Share |

For Love of Wine, 2013

In one form or another I have been writing about wine for more than 35 years, and it never grows old.  It’s not always the wine that enchants me – although I’ve sampled literally tens of thousands of bottles – but rather it’s the people who make wine and the places where it’s made.  This past year – 2013 – was an especially interesting one.  Here are some of the things that delighted me.  


Venissa: A Golden Wine in the Venice Lagoon.  The Bisol family of Prosecco fame have created a small, discreet estate at Mazzorbo in the Venice Lagoon built around a vineyard – the only one in Venice – growing a resurrected golden grape called Dorona.  The wine is also called Venissa, and it was a treat to taste both vintages of it with young Matteo Bisol.


Oakville: Cooking at the Cakebreads.  The winery’s American Harvest Workshop is a great-fun, but no-nonsense, event that combines locavore sourcing, wine-and-food matching and “wow” cooking.  I spent a fascinating two evenings in the kitchen sous-chefing for Greg Biggers (Sofitel Chicago), Marc McDowell (Makena Beach, Hawaii), Jim Severson (Sevy’s Grill, Dallas), Eric Haugen (Lambs Club, NYC) and Brad Turley (GoGa, Shanghai).


Alto Adige: Hiking Ancient Wine Trails.  The area north of Bolzano going toward Brenner Pass is full of mountainside vineyards, dairy farms, orchards and farmsteads that double as small inns.  For years, I had wanted to walk the hiking trails that connect them, and this fall I did, sampling regional food, roasted chestnuts, fine wines and rustic new wines of the vintage.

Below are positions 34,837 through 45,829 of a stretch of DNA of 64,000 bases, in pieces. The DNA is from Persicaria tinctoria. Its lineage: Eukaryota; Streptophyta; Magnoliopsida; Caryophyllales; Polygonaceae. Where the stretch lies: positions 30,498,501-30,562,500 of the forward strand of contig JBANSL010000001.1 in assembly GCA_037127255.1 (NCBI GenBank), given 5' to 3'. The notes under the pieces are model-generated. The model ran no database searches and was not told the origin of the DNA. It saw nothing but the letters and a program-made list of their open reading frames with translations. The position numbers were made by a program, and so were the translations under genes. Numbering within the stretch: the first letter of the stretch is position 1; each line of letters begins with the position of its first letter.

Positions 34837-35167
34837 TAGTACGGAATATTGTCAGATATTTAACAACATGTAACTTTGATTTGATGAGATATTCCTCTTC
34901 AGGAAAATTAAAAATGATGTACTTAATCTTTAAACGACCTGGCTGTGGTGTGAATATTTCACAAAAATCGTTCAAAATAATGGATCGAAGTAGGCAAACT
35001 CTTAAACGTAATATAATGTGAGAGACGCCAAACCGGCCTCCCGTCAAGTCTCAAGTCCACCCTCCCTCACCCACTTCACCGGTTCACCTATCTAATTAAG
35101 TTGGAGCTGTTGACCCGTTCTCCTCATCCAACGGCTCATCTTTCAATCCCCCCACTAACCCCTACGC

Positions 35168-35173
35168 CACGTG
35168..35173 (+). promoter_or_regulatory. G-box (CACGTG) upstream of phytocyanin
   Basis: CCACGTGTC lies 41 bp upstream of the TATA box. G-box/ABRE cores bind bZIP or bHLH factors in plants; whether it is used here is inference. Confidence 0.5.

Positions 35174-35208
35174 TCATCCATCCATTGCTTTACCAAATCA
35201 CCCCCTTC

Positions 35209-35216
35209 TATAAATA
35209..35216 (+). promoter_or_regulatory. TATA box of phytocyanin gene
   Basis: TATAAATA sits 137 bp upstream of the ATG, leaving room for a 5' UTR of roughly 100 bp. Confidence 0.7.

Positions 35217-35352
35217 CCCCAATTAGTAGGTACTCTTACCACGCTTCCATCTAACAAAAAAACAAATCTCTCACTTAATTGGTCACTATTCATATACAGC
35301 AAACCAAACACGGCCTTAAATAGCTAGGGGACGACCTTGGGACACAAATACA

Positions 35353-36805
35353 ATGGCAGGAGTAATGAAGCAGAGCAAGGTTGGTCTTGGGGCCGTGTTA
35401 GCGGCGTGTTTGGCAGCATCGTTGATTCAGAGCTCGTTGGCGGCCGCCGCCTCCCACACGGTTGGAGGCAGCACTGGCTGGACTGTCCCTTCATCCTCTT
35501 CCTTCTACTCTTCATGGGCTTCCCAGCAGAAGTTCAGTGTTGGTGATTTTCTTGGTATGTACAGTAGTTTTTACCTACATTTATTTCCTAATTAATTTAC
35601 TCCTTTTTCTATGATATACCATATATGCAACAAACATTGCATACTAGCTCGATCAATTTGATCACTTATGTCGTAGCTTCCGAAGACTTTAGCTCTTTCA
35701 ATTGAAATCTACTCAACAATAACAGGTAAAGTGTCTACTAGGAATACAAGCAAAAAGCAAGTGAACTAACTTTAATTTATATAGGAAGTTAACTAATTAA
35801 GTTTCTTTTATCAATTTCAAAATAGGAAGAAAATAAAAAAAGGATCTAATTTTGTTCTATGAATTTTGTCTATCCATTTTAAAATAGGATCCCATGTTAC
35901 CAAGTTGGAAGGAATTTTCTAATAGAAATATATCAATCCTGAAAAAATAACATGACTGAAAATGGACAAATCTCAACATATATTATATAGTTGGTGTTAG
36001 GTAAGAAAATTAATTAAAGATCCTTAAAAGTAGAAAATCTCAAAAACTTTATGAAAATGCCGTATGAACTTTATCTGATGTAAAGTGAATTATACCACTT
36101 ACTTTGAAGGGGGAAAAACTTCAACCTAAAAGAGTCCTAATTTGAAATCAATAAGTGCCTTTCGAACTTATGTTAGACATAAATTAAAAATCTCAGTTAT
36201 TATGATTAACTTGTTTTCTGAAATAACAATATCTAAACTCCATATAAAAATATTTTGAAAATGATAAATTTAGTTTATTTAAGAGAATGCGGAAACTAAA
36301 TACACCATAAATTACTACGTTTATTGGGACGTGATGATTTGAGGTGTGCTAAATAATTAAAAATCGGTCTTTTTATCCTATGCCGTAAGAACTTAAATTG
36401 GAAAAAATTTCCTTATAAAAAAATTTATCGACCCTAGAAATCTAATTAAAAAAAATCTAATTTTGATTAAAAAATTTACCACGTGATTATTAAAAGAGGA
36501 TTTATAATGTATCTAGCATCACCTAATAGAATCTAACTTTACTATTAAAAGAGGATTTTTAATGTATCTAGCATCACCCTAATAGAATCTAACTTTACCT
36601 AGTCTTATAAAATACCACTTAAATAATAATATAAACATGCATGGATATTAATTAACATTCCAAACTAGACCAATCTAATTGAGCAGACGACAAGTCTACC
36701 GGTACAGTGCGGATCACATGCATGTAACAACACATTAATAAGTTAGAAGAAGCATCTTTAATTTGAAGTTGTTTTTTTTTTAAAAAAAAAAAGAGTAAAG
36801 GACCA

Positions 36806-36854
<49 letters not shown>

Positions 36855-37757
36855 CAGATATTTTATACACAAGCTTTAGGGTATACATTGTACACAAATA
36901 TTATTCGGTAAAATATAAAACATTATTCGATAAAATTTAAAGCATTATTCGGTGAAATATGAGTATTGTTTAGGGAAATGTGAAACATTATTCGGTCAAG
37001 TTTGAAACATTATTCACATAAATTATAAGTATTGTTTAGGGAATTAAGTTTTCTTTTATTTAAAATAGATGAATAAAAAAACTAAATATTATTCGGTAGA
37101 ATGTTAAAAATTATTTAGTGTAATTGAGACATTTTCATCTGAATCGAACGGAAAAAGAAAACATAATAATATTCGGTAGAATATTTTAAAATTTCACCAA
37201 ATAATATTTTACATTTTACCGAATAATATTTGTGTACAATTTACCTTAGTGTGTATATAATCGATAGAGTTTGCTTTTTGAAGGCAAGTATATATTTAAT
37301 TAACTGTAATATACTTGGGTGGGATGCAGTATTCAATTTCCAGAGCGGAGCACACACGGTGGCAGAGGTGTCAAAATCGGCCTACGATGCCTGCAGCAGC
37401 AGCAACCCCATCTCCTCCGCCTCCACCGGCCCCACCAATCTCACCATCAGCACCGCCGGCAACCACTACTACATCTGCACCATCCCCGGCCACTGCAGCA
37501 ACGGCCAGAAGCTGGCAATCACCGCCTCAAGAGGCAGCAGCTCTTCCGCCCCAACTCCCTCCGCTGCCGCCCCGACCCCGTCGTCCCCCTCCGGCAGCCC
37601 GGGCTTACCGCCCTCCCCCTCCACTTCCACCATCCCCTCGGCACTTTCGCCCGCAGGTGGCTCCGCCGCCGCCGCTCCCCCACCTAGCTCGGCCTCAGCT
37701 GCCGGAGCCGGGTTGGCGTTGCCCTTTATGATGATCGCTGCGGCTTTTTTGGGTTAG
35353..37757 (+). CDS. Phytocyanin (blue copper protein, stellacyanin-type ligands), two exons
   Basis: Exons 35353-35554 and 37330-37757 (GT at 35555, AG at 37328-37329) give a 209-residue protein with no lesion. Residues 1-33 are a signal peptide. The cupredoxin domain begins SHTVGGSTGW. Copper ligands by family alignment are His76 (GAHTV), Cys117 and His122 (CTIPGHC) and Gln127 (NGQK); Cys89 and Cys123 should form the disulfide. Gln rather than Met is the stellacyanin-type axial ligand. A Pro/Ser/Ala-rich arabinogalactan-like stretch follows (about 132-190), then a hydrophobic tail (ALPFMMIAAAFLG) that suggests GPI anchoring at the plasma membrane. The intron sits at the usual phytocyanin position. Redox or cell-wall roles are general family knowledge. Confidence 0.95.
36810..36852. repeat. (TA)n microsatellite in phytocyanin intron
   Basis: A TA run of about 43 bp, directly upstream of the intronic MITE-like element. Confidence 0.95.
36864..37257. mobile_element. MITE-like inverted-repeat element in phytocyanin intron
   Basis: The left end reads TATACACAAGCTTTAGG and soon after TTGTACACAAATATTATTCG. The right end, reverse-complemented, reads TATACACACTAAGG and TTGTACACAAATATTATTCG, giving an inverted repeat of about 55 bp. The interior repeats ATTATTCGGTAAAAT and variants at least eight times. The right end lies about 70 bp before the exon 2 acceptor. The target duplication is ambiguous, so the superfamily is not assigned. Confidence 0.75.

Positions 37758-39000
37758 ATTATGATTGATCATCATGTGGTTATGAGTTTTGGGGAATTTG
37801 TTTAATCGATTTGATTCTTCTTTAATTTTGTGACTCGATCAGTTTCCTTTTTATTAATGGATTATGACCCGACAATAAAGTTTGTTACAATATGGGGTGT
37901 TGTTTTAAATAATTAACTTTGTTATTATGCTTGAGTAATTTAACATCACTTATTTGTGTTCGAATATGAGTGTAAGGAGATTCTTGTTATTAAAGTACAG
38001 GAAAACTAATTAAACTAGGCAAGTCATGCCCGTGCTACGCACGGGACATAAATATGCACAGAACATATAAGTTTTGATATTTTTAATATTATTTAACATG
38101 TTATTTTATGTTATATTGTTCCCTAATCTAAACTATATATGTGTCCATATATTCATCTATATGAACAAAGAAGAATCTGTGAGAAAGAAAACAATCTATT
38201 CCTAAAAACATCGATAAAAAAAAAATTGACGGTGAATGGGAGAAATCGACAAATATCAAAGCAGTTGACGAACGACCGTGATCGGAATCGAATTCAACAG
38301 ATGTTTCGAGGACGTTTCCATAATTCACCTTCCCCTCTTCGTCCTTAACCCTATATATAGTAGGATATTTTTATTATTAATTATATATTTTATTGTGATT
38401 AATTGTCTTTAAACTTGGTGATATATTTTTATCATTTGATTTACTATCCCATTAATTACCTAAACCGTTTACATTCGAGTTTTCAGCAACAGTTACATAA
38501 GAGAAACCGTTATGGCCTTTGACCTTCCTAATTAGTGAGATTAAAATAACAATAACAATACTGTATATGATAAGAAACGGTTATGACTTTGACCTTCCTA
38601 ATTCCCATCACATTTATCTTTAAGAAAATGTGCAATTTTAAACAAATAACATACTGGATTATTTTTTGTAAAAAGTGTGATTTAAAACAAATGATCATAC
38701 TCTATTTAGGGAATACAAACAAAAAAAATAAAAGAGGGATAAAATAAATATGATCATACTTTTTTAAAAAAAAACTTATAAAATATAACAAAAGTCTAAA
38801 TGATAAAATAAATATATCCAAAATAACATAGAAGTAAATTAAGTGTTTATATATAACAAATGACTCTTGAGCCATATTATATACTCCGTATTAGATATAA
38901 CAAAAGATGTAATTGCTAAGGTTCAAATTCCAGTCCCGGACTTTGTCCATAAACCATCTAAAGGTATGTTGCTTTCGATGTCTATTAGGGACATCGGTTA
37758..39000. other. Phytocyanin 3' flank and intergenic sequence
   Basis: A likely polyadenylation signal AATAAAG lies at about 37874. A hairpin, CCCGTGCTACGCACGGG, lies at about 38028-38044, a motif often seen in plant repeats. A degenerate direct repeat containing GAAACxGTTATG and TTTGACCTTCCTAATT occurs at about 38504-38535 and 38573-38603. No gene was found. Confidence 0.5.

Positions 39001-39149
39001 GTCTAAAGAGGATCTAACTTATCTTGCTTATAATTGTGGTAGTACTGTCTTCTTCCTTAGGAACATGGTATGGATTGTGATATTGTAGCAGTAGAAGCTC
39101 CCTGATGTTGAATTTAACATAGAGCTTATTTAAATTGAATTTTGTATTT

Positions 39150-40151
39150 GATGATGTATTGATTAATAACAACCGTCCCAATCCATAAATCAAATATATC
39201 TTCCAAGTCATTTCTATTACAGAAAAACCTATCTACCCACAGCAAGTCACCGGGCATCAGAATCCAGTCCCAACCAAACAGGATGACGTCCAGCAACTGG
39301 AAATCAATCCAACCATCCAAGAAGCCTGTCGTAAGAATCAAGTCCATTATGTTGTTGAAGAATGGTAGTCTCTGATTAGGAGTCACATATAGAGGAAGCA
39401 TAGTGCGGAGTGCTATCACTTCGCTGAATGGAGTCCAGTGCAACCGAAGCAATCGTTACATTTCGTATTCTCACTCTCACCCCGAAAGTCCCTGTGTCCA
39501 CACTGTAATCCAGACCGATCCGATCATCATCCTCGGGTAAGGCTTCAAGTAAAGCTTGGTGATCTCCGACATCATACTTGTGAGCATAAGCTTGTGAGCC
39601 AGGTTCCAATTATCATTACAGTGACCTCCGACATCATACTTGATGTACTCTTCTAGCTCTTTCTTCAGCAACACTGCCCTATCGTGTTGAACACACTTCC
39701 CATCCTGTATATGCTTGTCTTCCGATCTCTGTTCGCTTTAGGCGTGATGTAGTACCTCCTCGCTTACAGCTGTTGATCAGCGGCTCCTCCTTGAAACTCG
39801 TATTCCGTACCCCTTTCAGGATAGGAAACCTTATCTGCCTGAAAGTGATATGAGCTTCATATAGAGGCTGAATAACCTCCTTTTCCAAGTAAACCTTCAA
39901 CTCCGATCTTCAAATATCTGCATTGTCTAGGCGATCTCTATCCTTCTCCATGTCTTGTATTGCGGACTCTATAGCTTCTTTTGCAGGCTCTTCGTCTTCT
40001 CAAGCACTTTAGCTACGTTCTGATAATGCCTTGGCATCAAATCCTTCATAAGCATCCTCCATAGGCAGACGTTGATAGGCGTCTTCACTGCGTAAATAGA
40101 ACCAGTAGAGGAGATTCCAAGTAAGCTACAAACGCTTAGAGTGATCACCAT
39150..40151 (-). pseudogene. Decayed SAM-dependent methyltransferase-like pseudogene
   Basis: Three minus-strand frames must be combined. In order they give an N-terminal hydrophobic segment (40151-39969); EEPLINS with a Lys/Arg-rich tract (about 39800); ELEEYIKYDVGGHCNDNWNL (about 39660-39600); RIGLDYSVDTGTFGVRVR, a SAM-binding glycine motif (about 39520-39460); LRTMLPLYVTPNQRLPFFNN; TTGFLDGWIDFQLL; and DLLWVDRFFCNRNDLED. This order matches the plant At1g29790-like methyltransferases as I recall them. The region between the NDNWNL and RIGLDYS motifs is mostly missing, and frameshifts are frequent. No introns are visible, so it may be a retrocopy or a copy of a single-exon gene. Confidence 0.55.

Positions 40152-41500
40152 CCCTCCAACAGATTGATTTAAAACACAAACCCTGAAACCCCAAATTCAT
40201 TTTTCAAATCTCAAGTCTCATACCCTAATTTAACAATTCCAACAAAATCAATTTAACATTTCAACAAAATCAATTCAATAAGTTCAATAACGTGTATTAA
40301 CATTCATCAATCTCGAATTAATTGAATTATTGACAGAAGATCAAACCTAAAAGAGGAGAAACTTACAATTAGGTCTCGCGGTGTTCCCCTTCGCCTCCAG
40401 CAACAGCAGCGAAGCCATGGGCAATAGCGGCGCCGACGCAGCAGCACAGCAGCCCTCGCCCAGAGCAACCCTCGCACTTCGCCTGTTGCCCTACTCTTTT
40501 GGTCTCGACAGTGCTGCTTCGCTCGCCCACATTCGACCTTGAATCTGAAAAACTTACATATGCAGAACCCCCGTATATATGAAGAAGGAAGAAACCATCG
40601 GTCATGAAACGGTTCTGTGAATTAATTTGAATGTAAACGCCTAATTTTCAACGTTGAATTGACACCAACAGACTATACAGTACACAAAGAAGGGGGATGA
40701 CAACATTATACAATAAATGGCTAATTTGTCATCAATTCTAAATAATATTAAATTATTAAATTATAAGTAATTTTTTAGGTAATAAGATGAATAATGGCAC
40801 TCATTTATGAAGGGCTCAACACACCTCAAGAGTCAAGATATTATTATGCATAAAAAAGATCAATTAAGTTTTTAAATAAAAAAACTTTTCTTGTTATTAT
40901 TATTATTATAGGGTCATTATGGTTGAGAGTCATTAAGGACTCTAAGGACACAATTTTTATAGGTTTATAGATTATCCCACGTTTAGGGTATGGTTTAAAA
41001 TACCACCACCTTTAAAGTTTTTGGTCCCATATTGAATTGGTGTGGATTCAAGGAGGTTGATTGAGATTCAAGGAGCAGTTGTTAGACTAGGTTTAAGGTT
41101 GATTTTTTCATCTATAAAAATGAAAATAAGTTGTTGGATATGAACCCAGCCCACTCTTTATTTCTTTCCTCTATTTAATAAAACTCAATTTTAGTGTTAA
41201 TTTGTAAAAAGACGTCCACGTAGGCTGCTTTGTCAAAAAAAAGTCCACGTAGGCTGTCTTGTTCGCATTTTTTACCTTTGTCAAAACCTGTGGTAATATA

Marlborough: Deer Hunting with Chef Gault. As part of the annual Provenance celebration at Cloudy Bay, four teams are assigned to “forage” for local produce, freshwater fish, salt water shellfish and wild game.  I went on a helicopter ride to hunt with iconic Chef Simon Gault in the wilderness of the upper Waihopai Valley, where Gault bagged a deer that became the centerpiece for the next event’s banquet.


Mendoza: Asada the Old-Fashion Way.  Next to wine, asada – grilled meats – is the staff of life in Mendoza at the foot of the Andes.  Alamos winery wanted to show how real asada originated and had Chef Lucas Bustos school us at his rural La Tupina restaurant.  Chef Bustos was fascinating, explaining the Indian and Spanish origins of the foods and their cooking practices.  And the Alamos Malbec certainly came in handy.


Crete: Renaissance of Winemaking.  Like much of Greek winemaking, winegrowing on Crete is experiencing a renaissance in quality and quantity. A high point of my visit was visiting the ultra-modern, mountaintop Zacharioudakis winery in the shadow of ancient ruins.  Then we took bottles to dine outside at the Snails House taverna in the nearby village of Plouti.


Alsace: Picnic on Rangen.  I’ve had tons of picnics in vineyards, but few as elegant as that prepared by Chef Didier Seltz on the steep hillside of grand cru Rangen at Thann.  Additionally, we had tasted 24 wines made from Rangen grapes and chatted with Léonard Humbrecht about how this once-neglected vineyard was restored to its present glory.


Eastern Shore: Vineyards in Tobacco Country.  My wife and I had a leisurely photo tour of Maryland’s Eastern Shore, once the province of tobacco farmers but in recent years a breeding ground for small wineries such as the delightful Crow Farm in Kennedyville.


Banyuls by the Sea: Old Wines in Old Containers.  What could be better than a sunny fall day eating lunch in the courtyard of the St. Sébastien winery and restaurant on a busy street overlooking the Mediterranean at Banyuls-sur-Mer with winemaker Romuald Peronne pouring table wines made next door and his sweet Banyuls wine, some of which was aging in huge green glass jugs dotting the perimeter of the courtyard?


Spring Mountain: Cain Tutorial.  Napa Valley may seem crowded, but not atop Spring Mountain and not when taking a field trip through the vines and rocks with Chris Howell of Cain, who always has thought-provoking observations about life and winegrowing.

No votes yet


You do a very good job of writing about wine - Pamela Plumber